Baranowski did what any tech-savvy person would do: He ran a Google search on electronic faxing. The results made him aware of Internet faxing — sending and receiving faxes via e-mail or a secure online server — and he eventually selected MyFax. The difference was immediate.
"I have a Blackjack PDA, so I set up my MyFax account to forward all my faxes to it," Baranowski says. "Now they arrive in my hand within seconds of when they're sent. I can also carry them with me wherever I go in case I need to refer to them later. Basically, I'm able to stay in touch with my subs and vendors, which makes it easier to keep jobs running more efficiently."
Baranowski often has a laptop with him too and uses it to review as well as send faxes. By connecting MyFax to Microsoft Contact Manager he is able to respond to faxes through his e-mail account by simply clicking on the reply button and then selecting the fax option. He stores all his faxes on his laptop and links them to the sender, which makes it easy to find the information he needs. He adds that the preview snapshot provided by MyFax in each e-mail enables him to can scan numerous faxes in minutes.
For outbound faxes, such as a signed contract, Baranowski will create a PDF file and send it through his e-mail account.
"What's great about it is I always get a report telling me whether the transmission succeeded and a saved file showing what was sent," he says. "I don't have to wonder whether the person on the other end got the fax, and I have an audit trail as to what I had faxed them. In my business that's worth the price of the service alone."
This capability comes in very handy for special order materials that require a long lead time.
"With MyFax I can send in the order; it comes back through the PDA, I approve it and sent it back with my digital signature," he says. "It all happens in seconds, without ever leaving the current job site."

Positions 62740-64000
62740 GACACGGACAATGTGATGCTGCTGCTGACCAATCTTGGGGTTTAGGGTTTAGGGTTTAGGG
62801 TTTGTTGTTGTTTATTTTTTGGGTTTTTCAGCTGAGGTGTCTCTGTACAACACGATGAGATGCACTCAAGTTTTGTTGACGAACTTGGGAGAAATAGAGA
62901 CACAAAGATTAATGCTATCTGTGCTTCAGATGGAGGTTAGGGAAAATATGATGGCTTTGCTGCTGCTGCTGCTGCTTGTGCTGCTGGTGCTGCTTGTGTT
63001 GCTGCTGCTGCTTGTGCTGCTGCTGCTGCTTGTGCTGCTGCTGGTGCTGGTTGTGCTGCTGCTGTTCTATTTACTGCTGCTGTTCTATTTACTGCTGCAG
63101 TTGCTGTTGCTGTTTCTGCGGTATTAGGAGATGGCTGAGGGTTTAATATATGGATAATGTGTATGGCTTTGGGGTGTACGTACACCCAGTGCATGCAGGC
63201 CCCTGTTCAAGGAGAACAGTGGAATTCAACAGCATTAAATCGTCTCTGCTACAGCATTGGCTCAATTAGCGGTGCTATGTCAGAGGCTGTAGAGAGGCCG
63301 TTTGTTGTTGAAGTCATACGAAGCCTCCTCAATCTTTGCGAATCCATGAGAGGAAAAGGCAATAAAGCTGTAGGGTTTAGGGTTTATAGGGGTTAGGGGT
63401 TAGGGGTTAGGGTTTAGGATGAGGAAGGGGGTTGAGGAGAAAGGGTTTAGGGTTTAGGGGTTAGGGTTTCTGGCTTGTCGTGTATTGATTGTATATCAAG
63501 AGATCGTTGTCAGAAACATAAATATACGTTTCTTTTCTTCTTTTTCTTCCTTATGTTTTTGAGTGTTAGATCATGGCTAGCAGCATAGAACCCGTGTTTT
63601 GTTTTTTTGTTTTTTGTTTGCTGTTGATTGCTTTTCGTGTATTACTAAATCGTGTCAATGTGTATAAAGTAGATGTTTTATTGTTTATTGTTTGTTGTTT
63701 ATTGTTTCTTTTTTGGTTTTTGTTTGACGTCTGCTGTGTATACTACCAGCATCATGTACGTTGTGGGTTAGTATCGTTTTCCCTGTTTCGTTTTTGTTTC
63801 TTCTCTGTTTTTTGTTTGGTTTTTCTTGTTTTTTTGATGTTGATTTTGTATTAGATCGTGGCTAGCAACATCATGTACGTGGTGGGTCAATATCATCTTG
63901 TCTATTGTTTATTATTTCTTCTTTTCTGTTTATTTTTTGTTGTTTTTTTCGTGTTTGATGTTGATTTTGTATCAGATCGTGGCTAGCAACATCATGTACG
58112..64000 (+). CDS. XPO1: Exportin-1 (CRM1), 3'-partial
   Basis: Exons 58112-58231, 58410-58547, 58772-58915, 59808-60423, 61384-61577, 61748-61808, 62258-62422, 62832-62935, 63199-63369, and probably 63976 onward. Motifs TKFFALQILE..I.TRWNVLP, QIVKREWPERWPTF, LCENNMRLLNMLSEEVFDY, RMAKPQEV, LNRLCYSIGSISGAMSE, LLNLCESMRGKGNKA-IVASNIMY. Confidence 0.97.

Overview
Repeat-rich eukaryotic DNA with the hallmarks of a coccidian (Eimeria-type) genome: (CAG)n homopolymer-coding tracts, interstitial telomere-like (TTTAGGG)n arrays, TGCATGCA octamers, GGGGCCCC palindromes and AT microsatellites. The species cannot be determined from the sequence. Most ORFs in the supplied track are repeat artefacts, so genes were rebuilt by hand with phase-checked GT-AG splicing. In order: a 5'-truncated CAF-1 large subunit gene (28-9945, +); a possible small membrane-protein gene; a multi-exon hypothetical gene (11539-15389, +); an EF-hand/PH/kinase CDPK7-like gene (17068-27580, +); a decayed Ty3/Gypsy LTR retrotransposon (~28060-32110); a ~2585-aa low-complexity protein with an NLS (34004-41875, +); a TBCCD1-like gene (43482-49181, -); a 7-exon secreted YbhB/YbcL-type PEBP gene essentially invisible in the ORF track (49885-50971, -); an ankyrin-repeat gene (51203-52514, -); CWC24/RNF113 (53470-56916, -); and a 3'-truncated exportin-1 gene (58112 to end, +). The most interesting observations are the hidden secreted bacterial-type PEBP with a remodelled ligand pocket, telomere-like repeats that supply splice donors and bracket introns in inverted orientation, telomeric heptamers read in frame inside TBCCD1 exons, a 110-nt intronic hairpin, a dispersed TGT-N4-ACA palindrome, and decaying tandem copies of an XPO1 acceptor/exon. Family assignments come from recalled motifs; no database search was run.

One feature that attracted Baranowski to MyFax was its online dashboard.
"Sometimes I don't have my laptop with me when I'm out of the office," he says. "But that doesn't mean I'm stuck. I can go to any computer, log in to my account, then send and receive faxes as I normally would. Because I use the 365-day storage feature for all my faxes I can even go back and look at documents that are 12 months old, right there online. It's saved me a lot of hassle more than once."
There are direct financial benefits to his new approach, including elimination of the cost of phone lines for fax machines, elimination of costs of paper and ink, and elimination of costs of the fax machines themselves.
But for Baranowski the primary result hasn't been financial — it's been time savings.
"I probably save a couple of hours a day by being able to send and receive faxes in real time from wherever I am rather than having to drive back to the office," he says. "That's time I can devote to making sure the jobs run smoothly. When you look at the time lag involved in contacting people and resending when a fax fails or gets lost, I probably add a week's worth of efficiency to each month. Who wouldn't like that?"
|Steve Adams is vice president at Protus IP Solutions.|